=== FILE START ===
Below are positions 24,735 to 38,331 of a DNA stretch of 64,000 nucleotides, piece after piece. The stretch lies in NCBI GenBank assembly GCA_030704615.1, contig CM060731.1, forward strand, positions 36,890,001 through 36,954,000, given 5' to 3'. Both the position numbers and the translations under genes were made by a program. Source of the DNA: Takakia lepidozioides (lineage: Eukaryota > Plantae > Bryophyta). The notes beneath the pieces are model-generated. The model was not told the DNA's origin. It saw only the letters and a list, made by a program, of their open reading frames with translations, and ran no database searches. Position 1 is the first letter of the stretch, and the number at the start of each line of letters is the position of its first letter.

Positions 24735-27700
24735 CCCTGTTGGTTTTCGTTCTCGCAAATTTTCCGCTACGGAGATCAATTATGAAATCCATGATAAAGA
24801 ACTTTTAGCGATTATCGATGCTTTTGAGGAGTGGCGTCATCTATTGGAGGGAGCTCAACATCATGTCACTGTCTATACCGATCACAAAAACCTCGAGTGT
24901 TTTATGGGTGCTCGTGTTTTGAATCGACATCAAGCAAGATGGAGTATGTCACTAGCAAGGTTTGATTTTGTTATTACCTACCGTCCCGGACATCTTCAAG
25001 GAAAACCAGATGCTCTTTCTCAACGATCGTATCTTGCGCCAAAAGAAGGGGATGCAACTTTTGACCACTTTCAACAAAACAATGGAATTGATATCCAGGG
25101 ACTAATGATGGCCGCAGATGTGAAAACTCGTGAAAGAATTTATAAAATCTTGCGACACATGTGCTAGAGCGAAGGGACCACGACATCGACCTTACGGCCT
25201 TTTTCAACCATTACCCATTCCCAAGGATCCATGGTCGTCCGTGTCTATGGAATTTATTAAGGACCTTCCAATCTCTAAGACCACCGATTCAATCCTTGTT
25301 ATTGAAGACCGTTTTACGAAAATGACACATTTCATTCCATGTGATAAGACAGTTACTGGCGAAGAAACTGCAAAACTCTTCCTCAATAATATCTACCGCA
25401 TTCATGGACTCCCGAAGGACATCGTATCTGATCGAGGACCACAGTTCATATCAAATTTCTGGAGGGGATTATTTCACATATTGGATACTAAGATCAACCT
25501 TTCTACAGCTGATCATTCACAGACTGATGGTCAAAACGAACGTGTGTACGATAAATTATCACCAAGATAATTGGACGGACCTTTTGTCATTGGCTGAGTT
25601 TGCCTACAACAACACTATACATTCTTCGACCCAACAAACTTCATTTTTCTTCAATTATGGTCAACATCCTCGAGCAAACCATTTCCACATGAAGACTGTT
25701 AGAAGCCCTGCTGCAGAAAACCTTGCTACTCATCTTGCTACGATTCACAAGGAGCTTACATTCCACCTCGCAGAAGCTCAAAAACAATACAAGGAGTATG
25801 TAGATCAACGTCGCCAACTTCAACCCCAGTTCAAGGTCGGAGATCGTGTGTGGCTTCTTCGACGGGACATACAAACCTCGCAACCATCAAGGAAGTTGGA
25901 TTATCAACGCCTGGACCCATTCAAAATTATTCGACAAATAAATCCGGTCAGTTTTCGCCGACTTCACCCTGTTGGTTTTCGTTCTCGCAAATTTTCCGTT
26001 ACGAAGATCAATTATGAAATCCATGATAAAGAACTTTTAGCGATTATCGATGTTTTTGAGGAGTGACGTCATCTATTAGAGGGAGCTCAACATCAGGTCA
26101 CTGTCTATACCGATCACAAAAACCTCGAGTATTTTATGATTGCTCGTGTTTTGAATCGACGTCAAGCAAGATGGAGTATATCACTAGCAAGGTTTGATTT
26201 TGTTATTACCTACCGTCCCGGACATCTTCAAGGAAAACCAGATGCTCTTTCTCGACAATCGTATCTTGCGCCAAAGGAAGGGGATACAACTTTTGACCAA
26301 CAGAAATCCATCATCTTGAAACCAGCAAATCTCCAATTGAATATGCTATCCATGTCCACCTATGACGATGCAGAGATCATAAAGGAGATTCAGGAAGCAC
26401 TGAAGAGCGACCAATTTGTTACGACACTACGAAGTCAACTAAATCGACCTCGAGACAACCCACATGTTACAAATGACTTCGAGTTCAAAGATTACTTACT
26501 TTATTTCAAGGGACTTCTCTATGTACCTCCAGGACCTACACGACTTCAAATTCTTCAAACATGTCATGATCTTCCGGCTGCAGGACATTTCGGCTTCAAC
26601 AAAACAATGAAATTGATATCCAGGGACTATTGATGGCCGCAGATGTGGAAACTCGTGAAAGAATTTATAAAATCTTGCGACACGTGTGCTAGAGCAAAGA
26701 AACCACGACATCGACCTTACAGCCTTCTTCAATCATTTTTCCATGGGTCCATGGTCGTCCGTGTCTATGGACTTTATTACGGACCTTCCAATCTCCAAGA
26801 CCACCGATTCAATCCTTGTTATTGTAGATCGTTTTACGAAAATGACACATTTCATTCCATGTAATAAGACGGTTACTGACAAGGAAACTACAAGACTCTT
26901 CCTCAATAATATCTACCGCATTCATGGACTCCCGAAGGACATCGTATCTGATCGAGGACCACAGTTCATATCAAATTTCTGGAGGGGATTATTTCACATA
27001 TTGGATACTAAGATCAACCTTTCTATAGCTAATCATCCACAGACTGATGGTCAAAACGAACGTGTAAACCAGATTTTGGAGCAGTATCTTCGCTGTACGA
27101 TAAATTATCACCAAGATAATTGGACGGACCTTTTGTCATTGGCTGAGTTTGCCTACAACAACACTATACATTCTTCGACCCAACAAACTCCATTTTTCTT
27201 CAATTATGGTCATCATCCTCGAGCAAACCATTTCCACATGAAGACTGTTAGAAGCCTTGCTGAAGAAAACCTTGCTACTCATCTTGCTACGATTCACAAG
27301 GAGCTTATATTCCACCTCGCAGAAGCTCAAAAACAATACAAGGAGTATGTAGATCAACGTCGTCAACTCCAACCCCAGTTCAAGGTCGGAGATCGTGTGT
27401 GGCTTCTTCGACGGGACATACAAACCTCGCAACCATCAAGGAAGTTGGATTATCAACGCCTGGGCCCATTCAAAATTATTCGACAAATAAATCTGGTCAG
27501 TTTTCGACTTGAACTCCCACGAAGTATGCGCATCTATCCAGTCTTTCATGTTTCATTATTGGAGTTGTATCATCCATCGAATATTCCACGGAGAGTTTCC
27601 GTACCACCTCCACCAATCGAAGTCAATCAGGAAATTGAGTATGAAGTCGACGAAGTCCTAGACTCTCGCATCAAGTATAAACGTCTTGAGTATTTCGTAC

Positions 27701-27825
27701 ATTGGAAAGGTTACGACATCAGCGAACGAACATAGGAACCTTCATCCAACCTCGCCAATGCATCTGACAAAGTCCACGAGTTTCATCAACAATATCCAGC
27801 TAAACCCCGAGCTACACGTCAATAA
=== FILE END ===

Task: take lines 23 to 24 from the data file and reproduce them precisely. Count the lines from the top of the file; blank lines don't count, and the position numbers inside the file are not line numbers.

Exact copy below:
26701 AACCACGACATCGACCTTACAGCCTTCTTCAATCATTTTTCCATGGGTCCATGGTCGTCCGTGTCTATGGACTTTATTACGGACCTTCCAATCTCCAAGA
26801 CCACCGATTCAATCCTTGTTATTGTAGATCGTTTTACGAAAATGACACATTTCATTCCATGTAATAAGACGGTTACTGACAAGGAAACTACAAGACTCTT